by Jenna Schmidt
Seeing the forest through the trees is often a difficult task especially when it comes to the education of our children. In Colorado, the legislature has designed a system of oversight to guarantee our students are learning as part of their constitutional responsibility to provide a “thorough and uniform system of free public schools.”
At the top of the pyramid is the State Board of Education, which is responsible for the “general supervision of the public schools of the state,” and is responsible for setting the academic standards for each grade. Schools and districts are measured annually by the state board on their progress toward providing all students with a year or more of learning based on the standards.
Local school boards are responsible for a district’s budget, hiring, and firing of staff and for the selection of curriculum. Different school districts delegate different levels of control to the school level as it relates to prioritizing spending and selecting curriculum and programming, but all schools are required to have a School Accountability Committee (SAC) made up of parents and teachers measuring outcomes.
The Education Accountability Act, adopted by the Colorado legislature in 2009, updated the state’s K-12 accountability system. Released annually, district and school performance ratings incorporate standard measures of achievement, academic growth, and (in some cases) preparedness for college and career to create individual accreditation ratings.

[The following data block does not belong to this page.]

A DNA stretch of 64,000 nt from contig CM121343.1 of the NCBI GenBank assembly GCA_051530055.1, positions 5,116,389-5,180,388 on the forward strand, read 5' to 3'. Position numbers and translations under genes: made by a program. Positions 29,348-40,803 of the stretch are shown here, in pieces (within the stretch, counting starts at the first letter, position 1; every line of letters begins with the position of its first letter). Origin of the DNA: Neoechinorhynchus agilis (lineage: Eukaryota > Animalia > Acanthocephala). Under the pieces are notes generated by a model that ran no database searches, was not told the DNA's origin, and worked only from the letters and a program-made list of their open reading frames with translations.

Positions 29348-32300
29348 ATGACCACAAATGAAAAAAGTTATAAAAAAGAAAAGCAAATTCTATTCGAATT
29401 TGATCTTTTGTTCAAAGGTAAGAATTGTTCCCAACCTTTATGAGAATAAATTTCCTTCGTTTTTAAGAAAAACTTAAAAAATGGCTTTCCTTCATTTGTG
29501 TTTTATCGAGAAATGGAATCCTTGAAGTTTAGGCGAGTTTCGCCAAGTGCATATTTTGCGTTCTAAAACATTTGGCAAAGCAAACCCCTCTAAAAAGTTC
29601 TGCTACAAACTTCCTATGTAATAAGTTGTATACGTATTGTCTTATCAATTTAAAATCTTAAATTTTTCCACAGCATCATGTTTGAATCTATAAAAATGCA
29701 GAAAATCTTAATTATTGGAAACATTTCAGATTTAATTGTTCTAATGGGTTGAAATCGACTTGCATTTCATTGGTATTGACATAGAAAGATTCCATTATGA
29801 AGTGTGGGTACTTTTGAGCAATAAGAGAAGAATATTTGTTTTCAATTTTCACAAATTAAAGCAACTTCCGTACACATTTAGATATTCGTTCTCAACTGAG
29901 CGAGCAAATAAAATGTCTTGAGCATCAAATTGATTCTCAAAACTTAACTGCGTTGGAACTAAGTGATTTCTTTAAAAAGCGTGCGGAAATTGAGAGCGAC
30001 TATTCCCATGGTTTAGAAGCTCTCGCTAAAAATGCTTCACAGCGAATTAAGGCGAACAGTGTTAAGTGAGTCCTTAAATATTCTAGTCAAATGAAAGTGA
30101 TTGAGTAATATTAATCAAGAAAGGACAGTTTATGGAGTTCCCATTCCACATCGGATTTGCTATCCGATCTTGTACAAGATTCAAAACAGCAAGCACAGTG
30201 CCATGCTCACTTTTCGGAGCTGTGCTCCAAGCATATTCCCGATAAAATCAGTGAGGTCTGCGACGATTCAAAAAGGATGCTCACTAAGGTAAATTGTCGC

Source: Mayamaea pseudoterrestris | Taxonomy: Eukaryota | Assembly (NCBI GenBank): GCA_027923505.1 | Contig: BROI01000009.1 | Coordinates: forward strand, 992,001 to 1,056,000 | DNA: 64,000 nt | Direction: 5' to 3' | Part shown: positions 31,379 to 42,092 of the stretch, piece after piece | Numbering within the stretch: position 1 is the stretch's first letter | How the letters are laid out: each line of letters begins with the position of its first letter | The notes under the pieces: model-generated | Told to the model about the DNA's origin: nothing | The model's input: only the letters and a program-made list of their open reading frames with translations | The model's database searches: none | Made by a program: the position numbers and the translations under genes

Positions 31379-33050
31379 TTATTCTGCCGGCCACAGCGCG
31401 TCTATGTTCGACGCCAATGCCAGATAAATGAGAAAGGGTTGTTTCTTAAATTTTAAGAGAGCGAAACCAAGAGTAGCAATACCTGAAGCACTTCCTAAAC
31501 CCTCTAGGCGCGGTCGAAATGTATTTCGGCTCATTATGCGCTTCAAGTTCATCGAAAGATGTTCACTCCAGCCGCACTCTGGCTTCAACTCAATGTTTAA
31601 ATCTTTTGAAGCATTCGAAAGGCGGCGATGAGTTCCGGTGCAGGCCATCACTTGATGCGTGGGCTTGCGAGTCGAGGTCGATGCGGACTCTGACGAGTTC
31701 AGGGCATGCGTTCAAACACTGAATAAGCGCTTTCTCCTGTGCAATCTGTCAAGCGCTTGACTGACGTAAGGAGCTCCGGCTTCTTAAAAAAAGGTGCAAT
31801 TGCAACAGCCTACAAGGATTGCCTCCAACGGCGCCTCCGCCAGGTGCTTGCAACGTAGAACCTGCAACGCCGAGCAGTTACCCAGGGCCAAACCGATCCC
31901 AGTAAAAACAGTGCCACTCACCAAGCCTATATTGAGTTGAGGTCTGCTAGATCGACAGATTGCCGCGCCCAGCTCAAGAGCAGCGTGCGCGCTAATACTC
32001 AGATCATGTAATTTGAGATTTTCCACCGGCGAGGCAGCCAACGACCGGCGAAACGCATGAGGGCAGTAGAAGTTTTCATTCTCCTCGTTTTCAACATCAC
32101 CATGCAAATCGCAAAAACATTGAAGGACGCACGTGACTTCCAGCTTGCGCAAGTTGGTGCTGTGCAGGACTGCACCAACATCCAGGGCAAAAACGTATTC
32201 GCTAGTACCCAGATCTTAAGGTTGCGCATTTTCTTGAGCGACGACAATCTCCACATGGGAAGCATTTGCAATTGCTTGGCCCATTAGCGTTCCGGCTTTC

A state review panel appointed by the Commissioner assists the State Board of Education in reviewing performance, assigning ratings, and determining the appropriate “corrective actions” that need to be taken for specific cases. Panel members are required to have “demonstrated expertise in the education field.”
Eight Colorado districts and nearly 30 schools were on the brink of facing unprecedented consequences this spring, until the legislature approved a one-year hiatus as part of House Bill 1323’s testing reform package deal. Enacted to assuage concerns about the transition to the controversial new PARCC math and language arts assessments, the timeout freezes all ratings through the 2015-16 school year.
In March 2015 the Jefferson County school board approved a community plan to reconfigure schools in the Jefferson articulation area. The unanimous vote effectively ended the unsuccessful experiment of combining fifth through eighth grades on the campus just east of 38th and Wadsworth. Before closing down, Wheat Ridge 5-8 had acquired the lowest designation in the state’s accountability system: “Accredited with Turnaround Plan.”
Stevens Elementary, which moved into the old Wheat Ridge 5-8 site, rebounded from the same low rating in 2013 to receive a better “improvement plan” designation this past year. The upward move reset the state’s “accountability clock,” preventing any sort of imminent threat of sanctions to Stevens.
Any district or school with five consecutive years of one of the poorest two ratings, barring a successful appeal, will be subject to follow a state-prescribed plan that may include conversion to charter or innovation status, takeover by an outside management organization, or closure. Due to the legislature’s one-year delay, the State Board is not scheduled to reach the critical decision-making juncture for low-performing schools and districts until 2017.